STAGS FANS GET IN PROMOTION PARTY MOOD
STAGS FANS GET IN PROMOTION PARTY MOOD
by IAN WILKERSON, Evening Post, 30 April 2002
MANSFIELD Town fans turned out in their thousands to worship their heroes at a special celebration to mark the club's promotion to Division Two yesterday.
The players, who captured third place in Division Three on the last day of the season, were presented with their promotion medals by former World Cup referee Jack Taylor.
It is the first time the club has been promoted in ten years.
They took an open-top bus trip from Field Mill to a packed Market Place before attending a civic reception to mark their achievement.
Manager Stuart Watkiss said: "We are all very grateful for the way the fans stuck by us this season and the players deserve the credit."
Chairman Keith Haslam, who took over the club in 1993, said: "It's been a long time coming. We have moved a long way forward and the supporters have been our 12th man this season.
"We have got a good young side and we have got the potential to go on."
STAGS HAVE GOT A TICKET TO PRIDE
Evening Post, 30 April 2002
Apparently, this has not been a typical April as, for a change, it has been pretty dry in this part of the world.
The anticipated showers have been conspicuous in their absence and Nottinghamshire had been basking in sunshine until a couple of weeks ago.
Of all days, it had to happen then. Half-an-hour before we were to weave our way to Market Place in the town centre the heavens opened to produce a downpour usually reserved for the opening of Wimbledon fortnight or an Old Trafford Test match.
But despite the cold and brief rain, there was a healthy turnout at Field Mill to wave us off as we managed to climb aboard and set sail towards the town centre.
The excitement was obvious and rather than feeling out of place, I soon came to the realisation that the others on board had not gone through anything like this either.
No one knew what to expect, but the reaction from the hooting cars and the cheering pedestrians illustrated there were plenty of people around who wanted to celebrate.
Everyone managed to thank those who watched the precession with a wave and a clap, including the youngsters who saw it as their role in the proceedings to chase us all the way to our destination.
The innocence of youth had obviously made them believe that, since Stags had got promoted, anything was possible, including outsprinting motor vehicles.
But then, I suppose that this time last season, many of them would have laughed at such a celebration taking place.
Just as that thought had entered my head, a rain drop fell on top of it.
For probably the first time since they got promoted with the win over Carlisle ten days ago, there were groans from the team who go down in history as the side that took the club into Division Two for the first time in ten years.
The wind picked up and the frustration at the weather was diverted for a moment when everyone fell into fits of laughter at Stuart Reddington ducking as the bus went under a bridge.
But it didn't last long and by the time we turned into the heart of the town, everyone was given a lift by the number of fans who had assembled to cheer their heroes.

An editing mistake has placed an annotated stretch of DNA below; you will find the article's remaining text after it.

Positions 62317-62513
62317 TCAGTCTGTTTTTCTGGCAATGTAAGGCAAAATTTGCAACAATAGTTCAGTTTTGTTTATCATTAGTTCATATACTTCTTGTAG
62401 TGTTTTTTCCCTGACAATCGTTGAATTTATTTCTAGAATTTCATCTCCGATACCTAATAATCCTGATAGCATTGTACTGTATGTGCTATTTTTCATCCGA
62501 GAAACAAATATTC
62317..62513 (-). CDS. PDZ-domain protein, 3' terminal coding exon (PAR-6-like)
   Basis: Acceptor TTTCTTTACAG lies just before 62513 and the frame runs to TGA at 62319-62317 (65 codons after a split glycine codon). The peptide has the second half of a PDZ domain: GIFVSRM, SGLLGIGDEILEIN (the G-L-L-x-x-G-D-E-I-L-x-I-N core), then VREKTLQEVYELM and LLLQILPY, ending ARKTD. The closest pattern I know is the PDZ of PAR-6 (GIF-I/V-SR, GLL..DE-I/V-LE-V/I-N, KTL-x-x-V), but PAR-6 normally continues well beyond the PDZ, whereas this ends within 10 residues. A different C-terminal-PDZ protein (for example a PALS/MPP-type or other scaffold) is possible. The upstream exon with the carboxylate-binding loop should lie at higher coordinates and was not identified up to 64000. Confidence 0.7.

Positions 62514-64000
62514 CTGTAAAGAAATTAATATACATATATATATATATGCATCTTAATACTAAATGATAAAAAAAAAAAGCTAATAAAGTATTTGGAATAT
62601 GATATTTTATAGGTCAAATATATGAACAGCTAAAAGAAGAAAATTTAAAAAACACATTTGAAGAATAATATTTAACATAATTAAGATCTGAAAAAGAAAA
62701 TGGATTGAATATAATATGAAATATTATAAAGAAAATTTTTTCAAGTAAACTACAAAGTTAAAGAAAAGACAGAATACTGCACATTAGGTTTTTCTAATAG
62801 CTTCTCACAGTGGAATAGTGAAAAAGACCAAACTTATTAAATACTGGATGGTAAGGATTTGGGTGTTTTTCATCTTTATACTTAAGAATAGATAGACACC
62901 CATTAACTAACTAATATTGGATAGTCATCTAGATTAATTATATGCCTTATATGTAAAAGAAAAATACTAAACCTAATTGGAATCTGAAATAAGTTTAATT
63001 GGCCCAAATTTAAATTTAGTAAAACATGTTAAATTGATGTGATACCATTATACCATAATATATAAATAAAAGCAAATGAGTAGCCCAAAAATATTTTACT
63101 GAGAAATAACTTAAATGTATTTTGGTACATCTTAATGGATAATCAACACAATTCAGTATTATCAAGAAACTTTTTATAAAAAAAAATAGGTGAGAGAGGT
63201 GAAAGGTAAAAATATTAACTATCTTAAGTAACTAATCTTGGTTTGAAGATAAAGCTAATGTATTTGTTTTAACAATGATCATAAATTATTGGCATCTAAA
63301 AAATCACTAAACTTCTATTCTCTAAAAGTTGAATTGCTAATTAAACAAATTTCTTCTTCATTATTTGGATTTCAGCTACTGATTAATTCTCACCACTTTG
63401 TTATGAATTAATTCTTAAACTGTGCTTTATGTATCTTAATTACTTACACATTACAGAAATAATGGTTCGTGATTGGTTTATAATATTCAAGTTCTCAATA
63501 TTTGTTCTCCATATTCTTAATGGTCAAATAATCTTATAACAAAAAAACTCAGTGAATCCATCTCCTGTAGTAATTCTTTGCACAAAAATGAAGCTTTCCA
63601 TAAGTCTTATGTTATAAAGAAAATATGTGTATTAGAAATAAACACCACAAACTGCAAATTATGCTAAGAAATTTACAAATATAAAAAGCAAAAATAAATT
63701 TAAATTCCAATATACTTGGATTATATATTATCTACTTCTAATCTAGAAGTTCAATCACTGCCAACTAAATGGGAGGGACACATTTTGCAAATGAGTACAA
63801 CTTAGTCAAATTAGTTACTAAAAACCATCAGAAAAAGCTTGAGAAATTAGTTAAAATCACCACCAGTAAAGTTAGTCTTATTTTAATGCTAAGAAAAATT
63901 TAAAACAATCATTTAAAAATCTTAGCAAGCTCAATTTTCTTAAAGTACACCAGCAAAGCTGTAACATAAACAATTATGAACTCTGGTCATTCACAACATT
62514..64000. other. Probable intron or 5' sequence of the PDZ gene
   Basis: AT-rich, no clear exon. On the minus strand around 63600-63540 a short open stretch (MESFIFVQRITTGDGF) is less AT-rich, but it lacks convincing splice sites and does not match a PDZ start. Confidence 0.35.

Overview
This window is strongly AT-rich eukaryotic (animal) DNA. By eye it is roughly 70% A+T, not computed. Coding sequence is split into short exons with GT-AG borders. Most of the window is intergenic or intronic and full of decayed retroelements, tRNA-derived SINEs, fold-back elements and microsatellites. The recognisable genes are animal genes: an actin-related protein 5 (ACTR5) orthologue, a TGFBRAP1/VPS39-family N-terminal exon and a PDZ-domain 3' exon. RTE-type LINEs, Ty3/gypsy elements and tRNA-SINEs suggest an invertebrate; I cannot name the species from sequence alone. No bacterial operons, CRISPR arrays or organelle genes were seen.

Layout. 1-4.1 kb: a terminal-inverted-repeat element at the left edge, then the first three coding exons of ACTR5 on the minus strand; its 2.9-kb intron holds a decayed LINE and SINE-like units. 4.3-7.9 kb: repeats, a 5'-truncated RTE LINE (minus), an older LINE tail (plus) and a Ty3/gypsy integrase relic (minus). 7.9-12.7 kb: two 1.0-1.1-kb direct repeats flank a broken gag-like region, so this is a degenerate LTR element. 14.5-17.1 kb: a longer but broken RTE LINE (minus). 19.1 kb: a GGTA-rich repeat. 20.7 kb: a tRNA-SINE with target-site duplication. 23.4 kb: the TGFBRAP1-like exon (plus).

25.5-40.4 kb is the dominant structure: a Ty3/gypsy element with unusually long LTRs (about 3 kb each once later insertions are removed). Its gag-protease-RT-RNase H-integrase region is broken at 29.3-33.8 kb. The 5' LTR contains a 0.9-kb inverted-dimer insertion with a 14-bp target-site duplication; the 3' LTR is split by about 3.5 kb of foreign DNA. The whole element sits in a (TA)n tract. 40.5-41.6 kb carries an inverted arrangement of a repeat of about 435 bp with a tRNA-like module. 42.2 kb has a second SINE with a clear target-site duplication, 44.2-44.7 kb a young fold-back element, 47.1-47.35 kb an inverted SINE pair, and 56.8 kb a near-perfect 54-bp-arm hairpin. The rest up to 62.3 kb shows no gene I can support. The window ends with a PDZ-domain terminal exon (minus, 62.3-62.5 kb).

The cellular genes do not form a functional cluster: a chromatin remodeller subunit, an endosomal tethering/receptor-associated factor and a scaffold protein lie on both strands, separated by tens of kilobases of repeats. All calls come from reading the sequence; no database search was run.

I was privileged to experience that rush of energy that must hit a footballer every time he takes to the field of play.
Everybody had congregated just to see the bus and the players (I was just an added extra they could not have anticipated) and the sun came out, fittingly filling the atmosphere in shades of amber and blue.
Youngsters shouted their heroes' names in the hope of a wave and some of the local boys, like Les Robinson, Danny Bacon and Michael Sisson spotted faces in the crowd they knew.
Bacon even said hello to his mum during his interview when we finally arrived. Bless.
After being present at the final game of the season and watching hundreds of fans pour onto the pitch, that was an experience that was difficult to top.
But here they were, at it again, resisting all temptation to consign the season to the history books until every last ounce of celebration had been extracted.
Who cares about England's chances in the World Cup when you have witnessed a great season full of ups and downs and finished up with a big, broad smile?
Being in a position to take in the panoramic view, it made you realise how much faith these people put in the players and management of their football team.
It governs their emotions, leaves them to celebrate or drown their sorrows and this was a moment that many, who probably work and go to school with supporters of more glamorous and successful teams, could hold their heads high and say "I'm proud to support Mansfield Town."
They can now stand tall and remember the day they saw their team on a bus in the middle of their town.
The pride was all-encompassing.
It was difficult to estimate how many had attended but it would be in the region of a few thousand.
The more Stags can keep their affinity with the town and get the punters through the turnstiles, the better they will be able to progress.
There were plenty of people willing players to make sure they enjoyed the moment.
Hopefully the pictures will become a permanent reminder of what has been a great season and will be used as a building block rather than as a reflection on better times.
But, yesterday, the supporters and the club were as one and, hopefully, they can remain that way as we all move forward, whatever the weather.
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